(g). Decrease in pressure reduces boiling point. At higher altitudes e.g. mountains atmospheric pressure is lower and hence water starts boiling at lower temperature and temperature is constant after that, this is the reason that it takes lots of time in cooking in high altitude areas.
4. Condensation – when the temperature of gases is lowered kinetic energy of the particles is reduced and particles now move slowly, on further lowering of temperature gas particles come closer and condense i.e. gases change to liquid.
This can also be achieved by applying pressure on gases in a container and restrict the molecular motion of gases and force them to come closer thus increasing inter molecular force of attraction which will make the gases to condense.
5. Sublimation – some solids on heating directly converted into gaseous state and on cooling converted to directly solid state from gaseous state without passing intermediate liquid state e.g. naphthalene, camphor, ammonium chloride, iodine etc this is known as sublimation.
Some interesting facts about inter change in states of matter:
- In advanced refrigerators nowadays during defrost cycle ice on the walls of freezer sublimes and we need not to put container to collect water like in older day’s refrigerators.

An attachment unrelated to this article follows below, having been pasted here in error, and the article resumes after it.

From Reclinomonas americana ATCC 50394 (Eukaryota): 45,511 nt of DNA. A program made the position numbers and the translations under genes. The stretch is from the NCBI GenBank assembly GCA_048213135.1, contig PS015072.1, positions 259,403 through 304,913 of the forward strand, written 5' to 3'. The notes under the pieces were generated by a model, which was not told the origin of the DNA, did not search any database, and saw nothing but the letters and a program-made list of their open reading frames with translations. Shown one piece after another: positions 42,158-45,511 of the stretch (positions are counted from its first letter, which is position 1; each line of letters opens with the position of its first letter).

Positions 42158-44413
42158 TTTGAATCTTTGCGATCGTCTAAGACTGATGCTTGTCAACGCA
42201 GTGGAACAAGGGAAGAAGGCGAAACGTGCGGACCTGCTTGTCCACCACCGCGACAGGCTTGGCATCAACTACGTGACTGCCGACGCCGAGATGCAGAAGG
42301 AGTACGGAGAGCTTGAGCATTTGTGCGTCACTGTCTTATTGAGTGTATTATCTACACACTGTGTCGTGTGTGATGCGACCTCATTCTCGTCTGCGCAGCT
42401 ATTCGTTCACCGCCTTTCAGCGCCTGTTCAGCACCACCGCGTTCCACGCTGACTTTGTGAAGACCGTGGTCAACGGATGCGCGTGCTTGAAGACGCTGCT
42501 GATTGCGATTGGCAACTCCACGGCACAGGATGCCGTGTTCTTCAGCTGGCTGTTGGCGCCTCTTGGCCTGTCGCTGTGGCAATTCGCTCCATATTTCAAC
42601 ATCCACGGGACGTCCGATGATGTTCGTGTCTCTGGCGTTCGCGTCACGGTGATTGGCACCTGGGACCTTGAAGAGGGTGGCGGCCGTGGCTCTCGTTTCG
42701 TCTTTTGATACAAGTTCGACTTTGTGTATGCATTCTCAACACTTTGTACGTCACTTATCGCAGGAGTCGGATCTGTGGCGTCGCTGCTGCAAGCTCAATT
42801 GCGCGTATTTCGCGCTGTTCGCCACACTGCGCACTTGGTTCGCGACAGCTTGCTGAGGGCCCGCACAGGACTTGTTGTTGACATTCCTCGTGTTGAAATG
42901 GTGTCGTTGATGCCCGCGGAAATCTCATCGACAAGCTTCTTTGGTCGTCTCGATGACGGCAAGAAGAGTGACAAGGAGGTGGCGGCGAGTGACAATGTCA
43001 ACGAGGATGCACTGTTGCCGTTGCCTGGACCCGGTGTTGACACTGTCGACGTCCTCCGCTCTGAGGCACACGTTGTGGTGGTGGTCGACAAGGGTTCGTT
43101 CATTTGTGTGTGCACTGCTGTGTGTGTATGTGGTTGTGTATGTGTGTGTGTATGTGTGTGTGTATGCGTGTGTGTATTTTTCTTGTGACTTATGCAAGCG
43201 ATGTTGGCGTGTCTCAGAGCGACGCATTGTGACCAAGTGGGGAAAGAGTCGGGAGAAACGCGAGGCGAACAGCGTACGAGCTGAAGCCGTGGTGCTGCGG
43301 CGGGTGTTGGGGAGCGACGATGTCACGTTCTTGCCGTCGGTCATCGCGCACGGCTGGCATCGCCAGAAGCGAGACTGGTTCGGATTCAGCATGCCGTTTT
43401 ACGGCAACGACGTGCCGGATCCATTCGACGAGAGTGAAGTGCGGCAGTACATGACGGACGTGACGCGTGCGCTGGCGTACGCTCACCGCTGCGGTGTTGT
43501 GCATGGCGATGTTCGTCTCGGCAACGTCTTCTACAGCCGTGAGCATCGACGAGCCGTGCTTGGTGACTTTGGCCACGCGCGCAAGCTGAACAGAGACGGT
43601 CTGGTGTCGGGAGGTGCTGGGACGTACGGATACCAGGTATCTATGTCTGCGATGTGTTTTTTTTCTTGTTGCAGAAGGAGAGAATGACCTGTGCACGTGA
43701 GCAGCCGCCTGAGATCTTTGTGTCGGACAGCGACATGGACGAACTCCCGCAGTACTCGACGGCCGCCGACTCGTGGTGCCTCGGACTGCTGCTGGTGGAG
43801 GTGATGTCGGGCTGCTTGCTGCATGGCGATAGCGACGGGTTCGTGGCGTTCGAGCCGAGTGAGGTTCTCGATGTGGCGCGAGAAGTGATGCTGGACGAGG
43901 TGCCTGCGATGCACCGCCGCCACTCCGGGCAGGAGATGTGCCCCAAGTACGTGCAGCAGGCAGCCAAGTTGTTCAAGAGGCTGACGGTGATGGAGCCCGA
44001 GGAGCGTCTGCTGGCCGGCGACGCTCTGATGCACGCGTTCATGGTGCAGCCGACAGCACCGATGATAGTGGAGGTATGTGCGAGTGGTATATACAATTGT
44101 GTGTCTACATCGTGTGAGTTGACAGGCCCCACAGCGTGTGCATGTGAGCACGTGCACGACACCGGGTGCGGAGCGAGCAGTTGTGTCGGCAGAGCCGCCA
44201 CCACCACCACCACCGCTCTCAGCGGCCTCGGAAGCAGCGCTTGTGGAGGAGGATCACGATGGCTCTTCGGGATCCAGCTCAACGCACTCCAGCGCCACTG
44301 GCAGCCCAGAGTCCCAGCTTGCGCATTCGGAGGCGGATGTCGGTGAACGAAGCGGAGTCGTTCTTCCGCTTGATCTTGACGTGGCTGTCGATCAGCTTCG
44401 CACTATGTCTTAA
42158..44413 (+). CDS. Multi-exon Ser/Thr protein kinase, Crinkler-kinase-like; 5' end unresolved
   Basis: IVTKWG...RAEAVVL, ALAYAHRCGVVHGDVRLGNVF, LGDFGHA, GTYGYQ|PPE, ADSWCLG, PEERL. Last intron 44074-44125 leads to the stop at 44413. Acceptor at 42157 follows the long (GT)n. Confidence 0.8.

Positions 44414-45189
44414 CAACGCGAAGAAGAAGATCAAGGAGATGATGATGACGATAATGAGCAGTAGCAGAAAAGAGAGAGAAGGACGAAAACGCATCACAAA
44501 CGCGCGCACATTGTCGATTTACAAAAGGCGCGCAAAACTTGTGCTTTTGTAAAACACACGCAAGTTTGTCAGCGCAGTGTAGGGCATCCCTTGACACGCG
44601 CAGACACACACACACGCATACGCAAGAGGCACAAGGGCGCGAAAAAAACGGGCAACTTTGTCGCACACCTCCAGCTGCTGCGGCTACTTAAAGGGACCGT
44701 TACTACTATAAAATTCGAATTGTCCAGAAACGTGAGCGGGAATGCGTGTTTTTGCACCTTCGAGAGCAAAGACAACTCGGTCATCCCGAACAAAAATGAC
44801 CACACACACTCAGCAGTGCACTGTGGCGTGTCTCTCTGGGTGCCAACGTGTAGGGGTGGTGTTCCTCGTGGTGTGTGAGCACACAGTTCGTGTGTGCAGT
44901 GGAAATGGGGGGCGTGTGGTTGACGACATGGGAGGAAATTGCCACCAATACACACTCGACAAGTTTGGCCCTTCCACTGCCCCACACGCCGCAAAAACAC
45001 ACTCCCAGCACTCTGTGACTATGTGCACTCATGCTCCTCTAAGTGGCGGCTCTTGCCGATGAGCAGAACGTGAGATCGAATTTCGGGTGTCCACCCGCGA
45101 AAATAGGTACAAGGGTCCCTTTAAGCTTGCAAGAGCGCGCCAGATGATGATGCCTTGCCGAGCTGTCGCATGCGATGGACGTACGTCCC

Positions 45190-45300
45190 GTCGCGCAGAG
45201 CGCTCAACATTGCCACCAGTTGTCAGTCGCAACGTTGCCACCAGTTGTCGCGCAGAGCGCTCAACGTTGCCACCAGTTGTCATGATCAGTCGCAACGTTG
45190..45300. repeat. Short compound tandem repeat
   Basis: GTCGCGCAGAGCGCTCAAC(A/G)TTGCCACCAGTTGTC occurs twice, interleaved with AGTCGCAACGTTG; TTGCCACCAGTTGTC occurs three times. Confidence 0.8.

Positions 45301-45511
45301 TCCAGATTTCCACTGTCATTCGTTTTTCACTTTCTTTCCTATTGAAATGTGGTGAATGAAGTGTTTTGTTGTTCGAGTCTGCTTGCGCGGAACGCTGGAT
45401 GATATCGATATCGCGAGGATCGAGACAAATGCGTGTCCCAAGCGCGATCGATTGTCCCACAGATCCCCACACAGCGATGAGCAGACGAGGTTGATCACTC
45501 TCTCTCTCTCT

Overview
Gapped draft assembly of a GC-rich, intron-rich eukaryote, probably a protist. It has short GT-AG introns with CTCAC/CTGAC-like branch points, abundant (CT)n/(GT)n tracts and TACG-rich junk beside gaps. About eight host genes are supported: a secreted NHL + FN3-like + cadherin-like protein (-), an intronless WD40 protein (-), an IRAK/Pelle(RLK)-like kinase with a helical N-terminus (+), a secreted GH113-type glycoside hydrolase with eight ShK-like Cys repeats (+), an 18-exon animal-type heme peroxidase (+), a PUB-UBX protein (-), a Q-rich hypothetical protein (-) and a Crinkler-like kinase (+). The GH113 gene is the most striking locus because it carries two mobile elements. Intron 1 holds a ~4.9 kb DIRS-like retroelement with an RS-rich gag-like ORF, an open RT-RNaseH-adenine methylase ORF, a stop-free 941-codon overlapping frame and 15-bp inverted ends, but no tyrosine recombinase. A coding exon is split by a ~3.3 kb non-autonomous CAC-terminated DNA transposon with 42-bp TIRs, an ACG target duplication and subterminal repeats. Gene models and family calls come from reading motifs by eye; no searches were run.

- LPG (cooking gas) – gas is compressed under very high pressure and it is converted to liquid but when it comes out slowly through the gas pipe at atmospheric pressure it is converted to gas again and is stored as liquid but burns as gas.
- Dry ice – when carbon dioxide (CO2 ) is cooled under low pressure it is converted directly to solid without passing through intermediate liquid state, also if this solid is brought at normal atmospheric pressure it sublimes without melting and hence if we touch it it’s not wet hence this is called as dry ice. Under name dricold it is used as refrigerant.
- Ether is sprayed on skin before minor surgery – ether evaporates quickly by absorbing required energy from skin in contact so skin looses heat and its temperature becomes low and area becomes numb and hence patient feels very lesser pain.
- Water droplets seen on outer surface of glass filled with chilled water – water vapours in atmosphere coming in contact of glass lose their energy and condense on the surface of glass.
- In cold countries roads are often blocked due to snowfall and it has been observed that solution of common salt (NaCl) or Calcium Chloride (CaCl2) or Magnesium Chloride (MgCl2) is sprayed on snow to melt it down, because adding these impurities lowers the melting point and snow starts melting on existing temperature. Chloride ion present in the above mentioned salts is very harmful for soil as well as aquatic organisms, as ultimately the melted snow flows to some water body and effects aquatic organisms. So it is recommended to use potassium acetate to lower the melting point of snow, acetate ion is not harmful and potassium provides nutrition.
- Perspiration causes cooling – when sweat on skin evaporates it absorbs energy from skin and temperature of skin is lowered giving cool feeling.